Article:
Paul Duffy/MOSCOW

VNUKOVO AIRLINES has become the first of Russia's state-owned carriers to complete its privatisation, with the sale of a 41% stake to a Russian investment company for $150 million.

The holding was purchased by VIL, a little-known Russian trading company, after the privatisation auction in early October. The stake will give VIL effective control of the airline, with the Russian Government retaining a single "golden" share.

Another 20% of the airline's non-voting shares are held mostly by Vnukovo staff and pensioners, with the UK's Flemings Bank taking a further 5%.

The sale is not entirely clear-cut as rival bidder Finvest has filed a law suit claiming violations to the tender process. The Russian newspaper Izvestia is also reporting that the protocol confirming the acquisition was still not signed three weeks after the results of the tender were made known on 10 October.

The auction price is only around half of the $300 million that the Russian Government had placed on the value of its holding a year ago, but the airline and its advisors were apparently unable to find an investor willing to put up anywhere near that amount. In the end Goskom, Russia's state property committee, set a reserve price of only $105 million.

Other former divisions of Aeroflot, disbanded following the collapse of the Soviet Union, have made little progress to date towards privatisation.

The Russian Government had announced earlier this year that Aeroflot - Russian International Airlines (ARIA) should be privatised before the end of the 1995 financial year, but the timescale looks unlikely, especially after the recent boardroom shake-up.

The management reshuffle confirmed speculation over the departure of Vladimir Tikhonov as ARIA's general director. He is replaced by Marshall Ergeni Shaposhnikov, the former Soviet defence minister and commander-in-chief of Soviet forces.

Despite the lack of progress in privatising the old Aeroflot divisions, the country's private-sector start-up carriers continue to expand their business.

Grigori Gortovoi, first vice-president of Transaero, says that his airline plans to double its size over the next few years and is now looking to offer shares to outside investors to help fund the expansion.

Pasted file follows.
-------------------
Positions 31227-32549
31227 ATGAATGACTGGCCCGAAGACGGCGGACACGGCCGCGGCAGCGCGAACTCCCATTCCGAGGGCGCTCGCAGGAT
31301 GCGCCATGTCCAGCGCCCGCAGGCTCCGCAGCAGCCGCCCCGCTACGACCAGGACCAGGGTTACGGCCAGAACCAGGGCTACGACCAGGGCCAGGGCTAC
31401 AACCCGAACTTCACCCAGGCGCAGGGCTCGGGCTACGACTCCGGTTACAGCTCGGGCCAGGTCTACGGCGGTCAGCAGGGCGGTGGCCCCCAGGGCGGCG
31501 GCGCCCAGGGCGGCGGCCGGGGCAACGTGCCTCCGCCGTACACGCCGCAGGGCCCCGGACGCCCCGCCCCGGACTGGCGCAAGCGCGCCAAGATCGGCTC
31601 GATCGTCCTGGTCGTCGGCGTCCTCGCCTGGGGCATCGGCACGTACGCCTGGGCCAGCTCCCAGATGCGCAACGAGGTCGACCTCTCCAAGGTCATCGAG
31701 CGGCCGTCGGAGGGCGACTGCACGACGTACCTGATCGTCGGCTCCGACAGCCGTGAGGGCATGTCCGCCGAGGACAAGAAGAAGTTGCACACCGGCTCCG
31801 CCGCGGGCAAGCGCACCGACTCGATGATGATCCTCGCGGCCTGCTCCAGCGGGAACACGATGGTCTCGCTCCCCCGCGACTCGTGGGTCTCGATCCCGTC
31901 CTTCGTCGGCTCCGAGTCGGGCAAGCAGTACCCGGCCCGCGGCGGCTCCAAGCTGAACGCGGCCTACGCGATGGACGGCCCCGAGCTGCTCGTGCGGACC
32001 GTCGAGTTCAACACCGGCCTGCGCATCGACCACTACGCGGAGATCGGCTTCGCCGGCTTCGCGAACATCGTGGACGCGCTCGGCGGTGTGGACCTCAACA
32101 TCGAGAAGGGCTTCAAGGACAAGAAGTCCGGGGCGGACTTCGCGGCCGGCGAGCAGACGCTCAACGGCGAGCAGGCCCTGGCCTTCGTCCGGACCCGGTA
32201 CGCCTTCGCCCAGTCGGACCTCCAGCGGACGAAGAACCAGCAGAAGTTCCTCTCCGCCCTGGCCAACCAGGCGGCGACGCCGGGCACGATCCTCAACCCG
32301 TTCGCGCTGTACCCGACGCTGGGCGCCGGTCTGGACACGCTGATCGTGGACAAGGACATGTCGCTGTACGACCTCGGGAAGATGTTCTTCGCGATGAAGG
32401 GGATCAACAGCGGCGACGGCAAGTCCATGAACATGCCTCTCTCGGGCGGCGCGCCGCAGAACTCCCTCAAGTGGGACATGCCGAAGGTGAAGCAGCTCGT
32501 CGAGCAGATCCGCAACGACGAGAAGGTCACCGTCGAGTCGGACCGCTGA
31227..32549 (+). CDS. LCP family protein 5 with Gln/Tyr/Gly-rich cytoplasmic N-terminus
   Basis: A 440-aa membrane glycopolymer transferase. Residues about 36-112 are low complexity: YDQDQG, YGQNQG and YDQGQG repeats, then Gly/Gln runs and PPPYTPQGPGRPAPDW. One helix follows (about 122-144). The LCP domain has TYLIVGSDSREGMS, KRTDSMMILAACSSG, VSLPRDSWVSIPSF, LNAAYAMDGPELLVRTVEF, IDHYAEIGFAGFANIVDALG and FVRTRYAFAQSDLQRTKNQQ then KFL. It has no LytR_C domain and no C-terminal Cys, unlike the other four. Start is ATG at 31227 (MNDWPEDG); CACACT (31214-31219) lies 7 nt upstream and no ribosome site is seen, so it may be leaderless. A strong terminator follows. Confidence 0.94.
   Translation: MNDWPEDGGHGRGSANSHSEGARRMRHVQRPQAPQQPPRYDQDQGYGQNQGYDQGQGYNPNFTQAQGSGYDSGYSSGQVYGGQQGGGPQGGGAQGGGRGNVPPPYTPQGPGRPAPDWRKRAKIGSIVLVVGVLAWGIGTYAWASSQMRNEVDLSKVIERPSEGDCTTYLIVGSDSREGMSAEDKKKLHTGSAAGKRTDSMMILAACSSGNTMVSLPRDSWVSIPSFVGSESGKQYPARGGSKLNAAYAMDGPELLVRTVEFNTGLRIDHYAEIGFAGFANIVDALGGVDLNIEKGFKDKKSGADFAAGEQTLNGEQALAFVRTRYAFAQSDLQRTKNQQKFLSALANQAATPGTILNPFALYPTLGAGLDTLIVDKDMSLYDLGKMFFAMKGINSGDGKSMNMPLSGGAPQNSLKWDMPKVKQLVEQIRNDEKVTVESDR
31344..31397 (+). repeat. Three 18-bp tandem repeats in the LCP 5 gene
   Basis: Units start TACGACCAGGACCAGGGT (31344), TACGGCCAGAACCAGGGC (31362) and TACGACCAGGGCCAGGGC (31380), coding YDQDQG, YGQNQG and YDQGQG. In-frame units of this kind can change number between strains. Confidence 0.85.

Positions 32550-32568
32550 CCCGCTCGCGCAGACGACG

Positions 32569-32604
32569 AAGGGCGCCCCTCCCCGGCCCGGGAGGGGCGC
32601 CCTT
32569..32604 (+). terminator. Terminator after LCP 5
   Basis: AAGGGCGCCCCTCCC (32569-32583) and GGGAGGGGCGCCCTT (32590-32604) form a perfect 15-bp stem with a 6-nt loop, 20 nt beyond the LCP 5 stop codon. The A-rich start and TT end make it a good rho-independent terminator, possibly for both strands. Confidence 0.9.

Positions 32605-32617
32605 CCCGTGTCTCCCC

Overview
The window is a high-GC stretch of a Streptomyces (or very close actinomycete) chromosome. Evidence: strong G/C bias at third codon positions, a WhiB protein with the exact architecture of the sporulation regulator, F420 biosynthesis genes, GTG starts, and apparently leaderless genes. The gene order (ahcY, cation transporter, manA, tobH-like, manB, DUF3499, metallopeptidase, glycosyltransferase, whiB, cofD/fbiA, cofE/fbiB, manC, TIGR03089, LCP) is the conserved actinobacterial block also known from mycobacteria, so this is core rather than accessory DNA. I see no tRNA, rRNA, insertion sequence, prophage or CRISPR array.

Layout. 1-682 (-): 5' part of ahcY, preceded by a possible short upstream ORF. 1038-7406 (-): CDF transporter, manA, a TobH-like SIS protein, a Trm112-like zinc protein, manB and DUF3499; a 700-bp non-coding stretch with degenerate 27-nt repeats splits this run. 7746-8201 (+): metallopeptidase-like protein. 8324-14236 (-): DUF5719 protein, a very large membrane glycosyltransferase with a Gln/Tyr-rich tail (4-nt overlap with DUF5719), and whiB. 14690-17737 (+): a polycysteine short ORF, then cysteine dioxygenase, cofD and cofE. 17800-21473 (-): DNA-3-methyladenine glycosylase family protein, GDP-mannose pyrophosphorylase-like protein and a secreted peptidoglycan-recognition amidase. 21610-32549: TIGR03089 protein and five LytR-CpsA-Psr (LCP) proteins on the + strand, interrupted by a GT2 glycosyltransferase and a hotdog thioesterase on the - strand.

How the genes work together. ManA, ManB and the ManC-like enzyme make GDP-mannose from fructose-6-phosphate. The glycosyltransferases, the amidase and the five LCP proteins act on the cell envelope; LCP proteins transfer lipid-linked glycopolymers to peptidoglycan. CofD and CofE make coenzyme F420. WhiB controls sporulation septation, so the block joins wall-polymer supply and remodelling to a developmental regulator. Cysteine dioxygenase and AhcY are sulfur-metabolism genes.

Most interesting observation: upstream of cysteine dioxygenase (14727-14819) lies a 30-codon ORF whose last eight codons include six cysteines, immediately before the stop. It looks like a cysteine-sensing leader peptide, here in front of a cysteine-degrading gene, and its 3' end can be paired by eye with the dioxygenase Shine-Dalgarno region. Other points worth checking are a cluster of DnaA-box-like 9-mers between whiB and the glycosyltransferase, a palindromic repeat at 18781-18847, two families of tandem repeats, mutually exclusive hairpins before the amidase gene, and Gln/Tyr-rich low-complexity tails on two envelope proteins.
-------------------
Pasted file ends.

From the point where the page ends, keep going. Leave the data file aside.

Orient Avia, another private-sector start-up which operates scheduled Ilyushin Il-62 services to Russia's east coast, is hoping to secure its growth by establishing a consortium to fund the purchase of Tupolev Tu224s - the Westernised version of the Tu-204 with Rolls-Royce engines and US avionics.

The airline's general director Amiran Kurtanidze has gathered a group of commercial, industrial and local-government organisations, which are prepared to back the airline in its aim of providing Western levels of service in the Russian domestic market.

Transaero and Vnukovo are among the airlines which have lodged applications to become the second Russian carrier on the route between Moscow and London. A decision on the new route, which will be to Gatwick Airport, is expected from Russia's Air Transport Department by 10 November.

Transaero already flies to Gatwick via Riga under a wet-lease agreement with Latvian carrier Riair, and says that this service would be retained alongside any non-stop flights.

For Vnukovo, the route would be its first scheduled service outside the CIS, and also probably be the first route for its new Tu-204 passenger aircraft. The airline says that it would be in a position to start services from November, but a January start is more likely.


Source: Flight International